What Would an Animal Do

What would an animal do

Any lesson or advice contained in a short sentence becomes a key to handling many situations and usually proves more effective than long lectures. That is one of the reasons proverbs have been used in every language and survived through generations without losing their meaning and effect.

For example, a person who has learned Don’t do to others what you don’t want them to do to you is enough equipped to handle almost any social situation.

In a previous post about healthy eating, I mentioned the following two rules usually used to decide if we should eat something or not:

  • Only eat the food grown on plants, not manufactures in plants.
  • Refuse to eat what your great grandparents fail to recognize as food.

When I tried to apply them to my eating habits, I started feeling an underlying larger concept, of which the above two can be treated as special cases. That general rule I devised is the following: About most of my actions, I ask myself this question: What would an animal do?

Obviously the implication is towards an active and lively animal like a horse and not towards a cow or a hippopotamus. So here is how I apply it to various situations.

  • It is difficult to imagine an animal opening a packet of food and eating it, such as chips, cookies, and the likes. So food in a packet can easily be excluded from the list of edibles.
  • We should try to utilize our bodies in physical activities as much as we can, just like an animal would do. While this concept is very clear to most people, there is a hidden catch where even experts have a tendency to fail. Doing 30 or 60 minutes of exercise every day is really good but a stretch of exercise and then long hours of sitting on a computer or completely staying away from any physical work is also wrong. It is particularly important for white collar workers to do some light exercise every hour or so (e.g., standing from the seat and walking away for 5 minutes or going to a few floors higher or lower through stairs).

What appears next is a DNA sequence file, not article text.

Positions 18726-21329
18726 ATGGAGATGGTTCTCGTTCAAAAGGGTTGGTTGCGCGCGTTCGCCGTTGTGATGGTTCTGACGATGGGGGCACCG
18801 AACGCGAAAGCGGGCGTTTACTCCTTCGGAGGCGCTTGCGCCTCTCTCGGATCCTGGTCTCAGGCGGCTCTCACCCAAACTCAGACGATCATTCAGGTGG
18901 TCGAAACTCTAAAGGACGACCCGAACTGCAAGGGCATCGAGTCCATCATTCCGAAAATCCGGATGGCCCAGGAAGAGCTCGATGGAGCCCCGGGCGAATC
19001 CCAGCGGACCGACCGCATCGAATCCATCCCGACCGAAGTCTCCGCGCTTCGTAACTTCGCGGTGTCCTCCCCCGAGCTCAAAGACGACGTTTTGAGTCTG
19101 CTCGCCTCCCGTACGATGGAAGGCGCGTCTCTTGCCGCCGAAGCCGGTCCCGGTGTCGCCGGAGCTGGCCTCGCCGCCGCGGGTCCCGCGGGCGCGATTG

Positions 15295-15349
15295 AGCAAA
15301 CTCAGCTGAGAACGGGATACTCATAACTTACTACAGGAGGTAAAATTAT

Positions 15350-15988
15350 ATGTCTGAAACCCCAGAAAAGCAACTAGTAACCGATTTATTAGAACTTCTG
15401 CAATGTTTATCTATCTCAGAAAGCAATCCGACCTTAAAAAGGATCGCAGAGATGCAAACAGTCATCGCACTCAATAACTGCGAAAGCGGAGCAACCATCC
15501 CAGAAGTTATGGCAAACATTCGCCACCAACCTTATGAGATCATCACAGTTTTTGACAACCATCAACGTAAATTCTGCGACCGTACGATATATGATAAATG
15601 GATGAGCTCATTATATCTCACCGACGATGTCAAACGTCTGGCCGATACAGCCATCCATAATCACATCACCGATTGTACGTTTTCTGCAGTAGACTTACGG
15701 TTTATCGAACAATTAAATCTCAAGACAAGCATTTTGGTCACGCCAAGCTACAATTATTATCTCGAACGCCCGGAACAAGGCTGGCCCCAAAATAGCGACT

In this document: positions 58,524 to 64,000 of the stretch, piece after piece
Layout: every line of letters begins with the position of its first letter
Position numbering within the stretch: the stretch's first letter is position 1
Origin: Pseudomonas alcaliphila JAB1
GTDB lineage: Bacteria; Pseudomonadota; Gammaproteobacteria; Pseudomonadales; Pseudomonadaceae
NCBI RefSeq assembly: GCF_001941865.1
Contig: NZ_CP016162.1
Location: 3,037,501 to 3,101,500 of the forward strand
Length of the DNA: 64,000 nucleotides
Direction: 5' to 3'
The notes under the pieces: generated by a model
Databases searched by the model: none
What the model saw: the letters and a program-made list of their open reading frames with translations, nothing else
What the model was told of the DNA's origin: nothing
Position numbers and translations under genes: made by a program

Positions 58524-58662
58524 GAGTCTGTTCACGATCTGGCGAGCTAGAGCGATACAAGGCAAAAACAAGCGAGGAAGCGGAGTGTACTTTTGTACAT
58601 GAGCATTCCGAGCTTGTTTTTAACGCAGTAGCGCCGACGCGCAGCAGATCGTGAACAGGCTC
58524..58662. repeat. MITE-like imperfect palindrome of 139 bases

I have also noticed that many a times when I sit down to work, I like to have everything within my arm’s reach, whether it be papers, bag, water or the books I need at that time. It is much better to sit down without planning in that detail so that we have to walk away to fetch them each time we need something.

  • On a different note, I feel an inexpressible unease when I see people’s desires to consistently have a temperature of 18C on their skins during summer and 22C during winters. Really, would an animal turn an AC on during a hot day, or prefer to sit in the shadow of a tree? I prefer the latter, or at worst use a fan during summers. Similarly, the best way to cope with winters is to wear warm clothes. Sometimes I think that our great grandchildren will not remember us in kind words when they will face diminishing energy resources and will come to know that their great grandparents used to spend energy on keeping their rooms and cars hot or cold such that temperature on their delicate skins would not move either side of a preset value.
  • Finally, I have never seen an animal tossing and turning in bed all night, or walking worriedly here and there. Everyone can have worries but when it is time to sleep, an animal would just sleep and shut everything else down.

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